Bring on the heavyweights

The Pindar girls sign up for Amer Sports Too

Tuesday January 15th 2002, Author: James Boyd, Location: Australasia

From left to right: Emma Richards, Lisa McDonald and Miranda Merron

Lisa McDonald must be feeling a warm glow this morning with the news that two of her Hamble chums, who she sailed with while she was on Tracy Edwards' Royal & SunAlliance, will be joining her on board Amer Sports Too for the next leg.

Former Pindar team mates Emma Richards, 27 will be on board as a trimmer/helmsman while Merron, 32 will be taking over the navigator's duties from Genevieve White.

Richards and Merron are well known to these pages and following their Jules Verne attempt teamed up to race double handed in events such as the Transat Jacques Vabre in 1999 and the Figaro class' Transat AG2R. In both events the boat they were sailing experienced forestay problems. However Richards sailed a very successful Europe 1 New Man STAR in 2000, winning the Open 50 monohull class ahead of the potentially faster Magellan Alpha sailed by Alex Thomson.

The girls split at the beginning of 2001 remarkably at a time when Pindar, Richards' Scarborough-based printing company sponsor were considering forking out for a new Open 60 for them. There were no personal issues, merely that Richards and Merron wanted to try different forms of sailing.

Richards became interested in the fast and furious nature of the French 60ft trimaran circuit and spent many months last year sailing with Magnus Olsson (now on Assa Abloy) in the Oops Cup! circuit around Scandinavia. She went on to charter one of the Oops Cup! boats and campaign it in the recent two-handed Transat Jacques Vabre.

Meanwhile Merron, after years of swearing she never wanted to race singlehanded did an about turn on her views on this at the end of the last Vendee Globe and is now a firm entry in the Vendee Globe 2004/5. Last year she took over the sponsorship of the French company 'un univers de services' from Vendee Globe entrant Eric Dumont and inherited his boat - the rather ancient Finot Open 60, which as Bagages Superior Alain Gautier won the 1992 Vendee Globe. Teamed up with former Royal & SunAlliance crew Fred Brule, the duo recently put in a respectible performance finishing ninth in the Transat Jacques Vabre monohull class ahead of several more modern boats.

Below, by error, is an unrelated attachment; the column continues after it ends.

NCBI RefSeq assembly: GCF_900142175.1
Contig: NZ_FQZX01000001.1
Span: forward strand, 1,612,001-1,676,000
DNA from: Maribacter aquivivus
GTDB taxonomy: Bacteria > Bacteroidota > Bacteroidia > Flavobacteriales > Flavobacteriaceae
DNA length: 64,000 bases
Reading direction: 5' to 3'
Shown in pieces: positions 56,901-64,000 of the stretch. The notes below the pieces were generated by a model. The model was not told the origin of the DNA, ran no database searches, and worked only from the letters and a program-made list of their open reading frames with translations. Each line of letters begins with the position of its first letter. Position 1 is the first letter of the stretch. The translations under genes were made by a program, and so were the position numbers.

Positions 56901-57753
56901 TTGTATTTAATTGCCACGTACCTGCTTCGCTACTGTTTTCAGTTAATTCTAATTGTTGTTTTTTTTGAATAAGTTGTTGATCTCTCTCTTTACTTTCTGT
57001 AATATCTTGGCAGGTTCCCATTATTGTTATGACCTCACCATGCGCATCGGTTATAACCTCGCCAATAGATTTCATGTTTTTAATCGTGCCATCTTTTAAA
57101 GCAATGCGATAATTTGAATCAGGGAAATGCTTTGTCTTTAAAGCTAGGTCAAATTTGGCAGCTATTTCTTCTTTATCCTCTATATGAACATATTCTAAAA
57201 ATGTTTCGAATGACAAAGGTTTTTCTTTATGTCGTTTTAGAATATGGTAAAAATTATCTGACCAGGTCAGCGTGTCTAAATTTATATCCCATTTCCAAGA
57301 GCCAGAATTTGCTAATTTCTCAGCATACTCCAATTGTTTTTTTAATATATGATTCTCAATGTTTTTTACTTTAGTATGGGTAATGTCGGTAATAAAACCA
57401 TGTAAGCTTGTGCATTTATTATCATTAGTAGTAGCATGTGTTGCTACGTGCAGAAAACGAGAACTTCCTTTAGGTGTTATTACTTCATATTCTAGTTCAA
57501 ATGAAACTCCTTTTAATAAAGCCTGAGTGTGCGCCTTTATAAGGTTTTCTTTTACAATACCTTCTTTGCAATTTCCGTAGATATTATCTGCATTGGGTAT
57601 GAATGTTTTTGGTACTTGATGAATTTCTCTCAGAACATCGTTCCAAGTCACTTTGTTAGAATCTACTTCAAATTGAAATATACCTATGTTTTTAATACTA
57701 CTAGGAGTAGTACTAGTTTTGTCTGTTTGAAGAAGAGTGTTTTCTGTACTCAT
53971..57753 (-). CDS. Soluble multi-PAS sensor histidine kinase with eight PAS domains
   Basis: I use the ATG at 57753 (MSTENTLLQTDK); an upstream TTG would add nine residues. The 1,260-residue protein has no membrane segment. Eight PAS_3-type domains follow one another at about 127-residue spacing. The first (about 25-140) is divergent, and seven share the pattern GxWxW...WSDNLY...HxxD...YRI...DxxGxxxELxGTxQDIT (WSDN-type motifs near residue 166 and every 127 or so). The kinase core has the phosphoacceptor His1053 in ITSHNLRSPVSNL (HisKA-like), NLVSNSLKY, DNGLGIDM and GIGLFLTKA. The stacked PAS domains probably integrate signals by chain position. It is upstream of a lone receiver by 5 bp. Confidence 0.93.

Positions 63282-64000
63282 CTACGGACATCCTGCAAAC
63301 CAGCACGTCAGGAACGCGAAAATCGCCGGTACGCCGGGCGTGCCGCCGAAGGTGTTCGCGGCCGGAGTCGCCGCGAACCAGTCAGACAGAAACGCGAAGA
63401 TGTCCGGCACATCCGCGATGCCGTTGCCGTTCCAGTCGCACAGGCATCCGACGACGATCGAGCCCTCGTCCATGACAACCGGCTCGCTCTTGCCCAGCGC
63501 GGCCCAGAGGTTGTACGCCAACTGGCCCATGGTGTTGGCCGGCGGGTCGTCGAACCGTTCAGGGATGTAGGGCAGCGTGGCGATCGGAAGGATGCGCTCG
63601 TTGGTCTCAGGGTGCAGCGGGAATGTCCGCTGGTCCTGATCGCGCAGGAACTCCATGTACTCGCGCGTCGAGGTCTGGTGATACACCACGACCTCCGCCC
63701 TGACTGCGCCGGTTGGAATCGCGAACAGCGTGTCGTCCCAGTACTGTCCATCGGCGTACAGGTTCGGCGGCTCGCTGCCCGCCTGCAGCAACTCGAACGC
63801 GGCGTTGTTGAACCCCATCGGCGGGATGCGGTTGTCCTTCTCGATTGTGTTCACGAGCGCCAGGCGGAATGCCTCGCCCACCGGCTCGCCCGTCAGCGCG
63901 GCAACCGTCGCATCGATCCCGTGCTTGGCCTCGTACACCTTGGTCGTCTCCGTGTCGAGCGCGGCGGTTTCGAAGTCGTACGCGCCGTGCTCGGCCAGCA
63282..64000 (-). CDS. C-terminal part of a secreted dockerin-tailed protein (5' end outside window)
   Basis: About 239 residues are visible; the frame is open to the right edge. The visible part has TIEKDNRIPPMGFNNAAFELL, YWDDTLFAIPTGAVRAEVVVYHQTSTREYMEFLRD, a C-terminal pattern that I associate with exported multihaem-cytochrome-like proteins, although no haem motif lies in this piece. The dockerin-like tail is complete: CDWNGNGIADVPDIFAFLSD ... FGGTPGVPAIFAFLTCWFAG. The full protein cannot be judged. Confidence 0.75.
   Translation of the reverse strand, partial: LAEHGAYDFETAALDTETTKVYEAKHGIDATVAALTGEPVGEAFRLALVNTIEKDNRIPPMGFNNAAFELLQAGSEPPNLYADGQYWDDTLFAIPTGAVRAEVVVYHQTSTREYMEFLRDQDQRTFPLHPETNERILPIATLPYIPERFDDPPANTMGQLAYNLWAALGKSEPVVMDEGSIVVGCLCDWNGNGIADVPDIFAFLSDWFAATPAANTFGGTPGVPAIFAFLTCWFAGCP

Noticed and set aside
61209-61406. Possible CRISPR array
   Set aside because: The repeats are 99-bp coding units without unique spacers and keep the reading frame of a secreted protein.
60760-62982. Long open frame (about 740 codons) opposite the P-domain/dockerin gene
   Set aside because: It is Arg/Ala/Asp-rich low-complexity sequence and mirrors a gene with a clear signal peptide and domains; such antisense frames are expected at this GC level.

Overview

For both Merron and Richards, the Volvo Ocean Race is a supplement to their existing programmes with their individual sponsors, un univers de services and Pindar respectively, and we can expect to see both campaigning Open 60 monohulls in the Route du Rhum this autumn.

Of her new recruits Lisa McDonald commented: "Both women have impressive sailing CVs and will get quickly into the team environment and we will see some good performances from them. They bring invaluable offshore big boat experience and so it will be fantastic to have them on board."

"The team came together in the eleventh hour really and so we never had a proper opportunity to run crew trials. We managed to pull together a strong team right from the start, however we are still working on getting the best group of people. Over time you learn how a group of people operates and each person's habits. We're looking to get the right combination of people for the optimum performance."

"There are still six legs to go, 70 per cent of the points, and I'm optimistic that we will get up there. The team as a whole is doing a fantastic job and we are all on such a steep learning curve. No doubt some of the men's teams will have already peaked, or at least are only slowly learning things; we think we are improving all the time. We have a long way to go, but I'm confident that we will be among the fleet by the time we reach the Atlantic."

While both Richards and Merron are experienced ocean racers on boats the size of Volvo Ocean 60s, neither have sailed one before, nor have they been subjected to the intense pressure of the Volvo Ocean Race.

"This is one form of ocean racing I haven't yet really touched," admitted Richards. "We will get some training in before we leave Auckland on 27 January. After a couple of years in shorthanded sailing, I am really looking forward to sailing with a full crew. I'm coming on board as a trimmer and helmsman and what I love most is heavy air downwind steering so I can't wait to get going with the next leg through the Southern Ocean."

For Merron there is greater responsibility filling the navigator's spot. And she is most aware of this. "There's a lot of pressure and expectation for us. What makes it harder is that I couldn't possibly hope or dream of having the same level of experience as the other navigators in the race. So I would say that I am mildly apprehensive at the moment. There's definitely a fair amount of pressure now as we are coming in to replace particular positions. Recently I've been used to shorthanded racing, so this fully crewed event is going to be a little different to start with."

For McDonald, Merron and Richards represent valuable additional experience in her crew, two more people she can add to her reliable stalwarts from EF. However at present it is not clear whether Merron and Richards will be on board until the finish.

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